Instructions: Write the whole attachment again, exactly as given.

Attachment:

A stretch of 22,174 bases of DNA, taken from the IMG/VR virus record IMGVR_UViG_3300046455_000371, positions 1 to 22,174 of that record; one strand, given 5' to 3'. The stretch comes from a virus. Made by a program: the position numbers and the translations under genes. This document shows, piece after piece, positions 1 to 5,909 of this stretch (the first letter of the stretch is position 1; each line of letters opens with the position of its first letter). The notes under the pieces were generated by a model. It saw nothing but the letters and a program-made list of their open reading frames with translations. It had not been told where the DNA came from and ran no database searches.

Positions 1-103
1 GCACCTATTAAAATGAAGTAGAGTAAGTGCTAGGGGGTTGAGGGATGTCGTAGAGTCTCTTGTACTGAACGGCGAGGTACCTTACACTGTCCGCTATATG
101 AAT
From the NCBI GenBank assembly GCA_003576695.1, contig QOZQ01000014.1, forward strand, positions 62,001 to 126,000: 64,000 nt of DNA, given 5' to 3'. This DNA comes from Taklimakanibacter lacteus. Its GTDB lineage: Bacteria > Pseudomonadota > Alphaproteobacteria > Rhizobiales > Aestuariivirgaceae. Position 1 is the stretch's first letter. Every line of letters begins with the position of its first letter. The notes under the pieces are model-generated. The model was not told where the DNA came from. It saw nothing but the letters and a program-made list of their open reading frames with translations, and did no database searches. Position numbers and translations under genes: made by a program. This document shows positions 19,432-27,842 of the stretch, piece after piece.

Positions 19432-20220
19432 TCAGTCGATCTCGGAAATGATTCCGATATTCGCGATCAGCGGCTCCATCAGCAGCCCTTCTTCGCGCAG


A stretch of 22,174 bases of DNA, taken from the IMG/VR virus record IMGVR_UViG_3300046455_000371, positions 1 to 22,174 of that record; one strand, given 5' to 3'. The stretch comes from a virus. Made by a program: the position numbers and the translations under genes. This document shows, piece after piece, positions 1 to 5,909 of this stretch (the first letter of the stretch is position 1; each line of letters opens with the position of its first letter). The notes under the pieces were generated by a model. It saw nothing but the letters and a program-made list of their open reading frames with translations. It had not been told where the DNA came from and ran no database searches.

Positions 1-103
1 GCACCTATTAAAATGAAGTAGAGTAAGTGCTAGGGGGTTGAGGGATGTCGTAGAGTCTCTTGTACTGAACGGCGAGGTACCTTACACTGTCCGCTATATG
101 AAT
From the NCBI GenBank assembly GCA_003576695.1, contig QOZQ01000014.1, forward strand, positions 62,001 to 126,000: 64,000 nt of DNA, given 5' to 3'. This DNA comes from Taklimakanibacter lacteus. Its GTDB lineage: Bacteria > Pseudomonadota > Alphaproteobacteria > Rhizobiales > Aestuariivirgaceae. Position 1 is the stretch's first letter. Every line of letters begins with the position of its first letter. The notes under the pieces are model-generated. The model was not told where the DNA came from. It saw nothing but the letters and a program-made list of their open reading frames with translations, and did no database searches. Position numbers and translations under genes: made by a program. This document shows positions 19,432-27,842 of the stretch, piece after piece.

Positions 19432-20220
19432 TCAGTCGATCTCGGAAATGATTCCGATATTCGCGATCAGCGGCTCCATCAGCAGCCCTTCTTCGCGCAG